3) Socioeconomic adaptation in Cuba. Cuba lost their subsidized deliveries from the Soviet Union. While this plunged Cuba into a deep crisis, there was no mass starvation comparable to North Korea. Instead, Cubans relied on social networks and non-industrial modes of production to cope with energy scarcity and the concomitant shortage of food. They were actively encouraged to do so by the regime in Havana.
We can easily imagine additional trajectories, such as the mobilization of national sentiment by populist regimes.
After the American War of Secession, the South of the United States was deprived of slaves as the backbone resource of its socioeconomic way of life. One would expect this to be the easiest case for a smooth energy transition. After the Civil War, Southerners only had to look to the North of their own country for investment and innovative technologies. Nevertheless, the modernization of ‘‘Dixieland’’ took at least a century. Since a similar ‘‘upgrade’’ does not seem to be available in the event of peak oil, one should not be overly optimistic about a smooth transition to a post-oil (or post-carbon) society.
Predatory militarism: Japan, 1918–1945.
In September 1945, Japan was so fuel-starved that it was difficult to find an ambulance with sufficient fuel to transport Premier Tojo to a hospital after his attempted suicide. Pine roots had been dug out from mountainsides all over the country in a desperate attempt to find a resinous substitute to fossil fuel. Much of the Japanese air force and navy had been sacrificed in kamikaze raids, at least in part because there was not sufficient petrol to refuel planes and ships to return from their sorties and keep fighting (Yergin, 1991: 362–367).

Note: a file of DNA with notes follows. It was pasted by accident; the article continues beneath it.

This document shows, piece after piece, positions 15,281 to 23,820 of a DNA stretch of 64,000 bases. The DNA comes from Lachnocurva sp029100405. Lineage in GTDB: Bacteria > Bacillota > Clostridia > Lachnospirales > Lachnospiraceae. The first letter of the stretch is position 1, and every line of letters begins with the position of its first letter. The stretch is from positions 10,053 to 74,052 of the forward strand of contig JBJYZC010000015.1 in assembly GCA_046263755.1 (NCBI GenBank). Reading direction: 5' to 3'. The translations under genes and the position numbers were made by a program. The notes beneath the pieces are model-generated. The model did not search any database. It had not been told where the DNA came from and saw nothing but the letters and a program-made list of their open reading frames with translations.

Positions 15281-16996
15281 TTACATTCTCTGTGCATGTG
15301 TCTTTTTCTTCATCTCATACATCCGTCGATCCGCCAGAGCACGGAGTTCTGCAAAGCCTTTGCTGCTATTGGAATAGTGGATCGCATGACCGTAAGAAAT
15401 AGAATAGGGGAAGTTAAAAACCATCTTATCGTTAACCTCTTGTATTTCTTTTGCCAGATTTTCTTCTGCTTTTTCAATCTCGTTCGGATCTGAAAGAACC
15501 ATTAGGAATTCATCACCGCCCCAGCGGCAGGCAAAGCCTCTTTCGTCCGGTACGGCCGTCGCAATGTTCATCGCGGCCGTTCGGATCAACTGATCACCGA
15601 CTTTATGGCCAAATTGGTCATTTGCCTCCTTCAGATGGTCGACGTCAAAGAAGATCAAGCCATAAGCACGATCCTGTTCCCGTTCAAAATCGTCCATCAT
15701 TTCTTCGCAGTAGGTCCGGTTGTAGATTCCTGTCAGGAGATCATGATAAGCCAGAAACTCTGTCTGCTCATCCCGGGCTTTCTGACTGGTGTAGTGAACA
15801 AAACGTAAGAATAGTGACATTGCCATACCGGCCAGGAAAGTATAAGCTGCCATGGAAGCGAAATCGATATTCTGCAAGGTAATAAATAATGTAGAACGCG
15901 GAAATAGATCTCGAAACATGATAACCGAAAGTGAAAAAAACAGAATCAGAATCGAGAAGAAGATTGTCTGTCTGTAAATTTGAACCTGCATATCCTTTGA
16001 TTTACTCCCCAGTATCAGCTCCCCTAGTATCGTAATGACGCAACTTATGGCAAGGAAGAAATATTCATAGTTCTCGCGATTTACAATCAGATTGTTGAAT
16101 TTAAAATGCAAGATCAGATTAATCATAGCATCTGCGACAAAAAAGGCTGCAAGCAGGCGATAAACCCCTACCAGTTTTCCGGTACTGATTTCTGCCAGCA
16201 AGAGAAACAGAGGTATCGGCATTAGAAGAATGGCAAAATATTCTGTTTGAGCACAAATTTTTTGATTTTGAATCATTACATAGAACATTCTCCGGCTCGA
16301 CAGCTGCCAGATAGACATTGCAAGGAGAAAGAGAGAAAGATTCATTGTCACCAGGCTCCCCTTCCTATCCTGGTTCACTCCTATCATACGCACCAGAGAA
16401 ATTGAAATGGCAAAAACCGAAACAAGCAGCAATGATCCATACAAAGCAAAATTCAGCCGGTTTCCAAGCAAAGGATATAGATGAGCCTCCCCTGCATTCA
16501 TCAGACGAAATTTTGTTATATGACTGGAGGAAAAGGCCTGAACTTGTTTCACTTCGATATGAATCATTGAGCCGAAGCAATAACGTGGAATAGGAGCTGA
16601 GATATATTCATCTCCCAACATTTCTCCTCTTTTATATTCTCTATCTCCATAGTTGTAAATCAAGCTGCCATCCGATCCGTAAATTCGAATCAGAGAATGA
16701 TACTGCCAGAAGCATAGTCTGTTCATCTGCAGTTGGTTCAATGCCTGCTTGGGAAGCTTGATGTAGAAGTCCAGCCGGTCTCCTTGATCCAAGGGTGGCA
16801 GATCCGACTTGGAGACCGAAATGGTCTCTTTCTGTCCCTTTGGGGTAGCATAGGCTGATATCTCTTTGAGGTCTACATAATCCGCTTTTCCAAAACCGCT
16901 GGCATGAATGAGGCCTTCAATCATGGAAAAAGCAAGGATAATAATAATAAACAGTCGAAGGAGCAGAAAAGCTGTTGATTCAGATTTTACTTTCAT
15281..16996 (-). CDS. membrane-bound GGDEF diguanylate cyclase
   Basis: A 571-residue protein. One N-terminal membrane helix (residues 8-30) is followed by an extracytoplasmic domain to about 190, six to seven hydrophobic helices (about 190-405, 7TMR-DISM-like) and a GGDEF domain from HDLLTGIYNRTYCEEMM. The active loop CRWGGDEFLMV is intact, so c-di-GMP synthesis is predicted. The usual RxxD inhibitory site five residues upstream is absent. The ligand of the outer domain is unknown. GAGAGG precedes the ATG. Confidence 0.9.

The main lesson the Japanese military had taken home from World War I was that a country cut off from raw materials was bound to lose in a military contest. In their view, Germany had lost because it did not muster the necessary industrial base or access to foreign markets to achieve wartime autarky. To be prepared for a total war, resource-poor Japan would therefore have to control access to strategic resources. Only a self-sufficient economic bloc in East Asia would sufficiently prop up Japanese industrial capacity to secure the desired status of a great power (Barnhart, 1987: 9–21; Beasley, 1987). It was precisely to prevent fuel starvation and dependency on other strategic resources that Japan embarked on aggressive military campaigns. After a liberal interlude in the 1920s, the next decade saw the invasion of Manchuria (1931) followed by the invasion of China (1937). The paramount goal was to achieve self-sufficiency in an economic bloc that was later, in 1940, to be proclaimed as the ‘‘Greater East Asia Co-prosperity Sphere’’.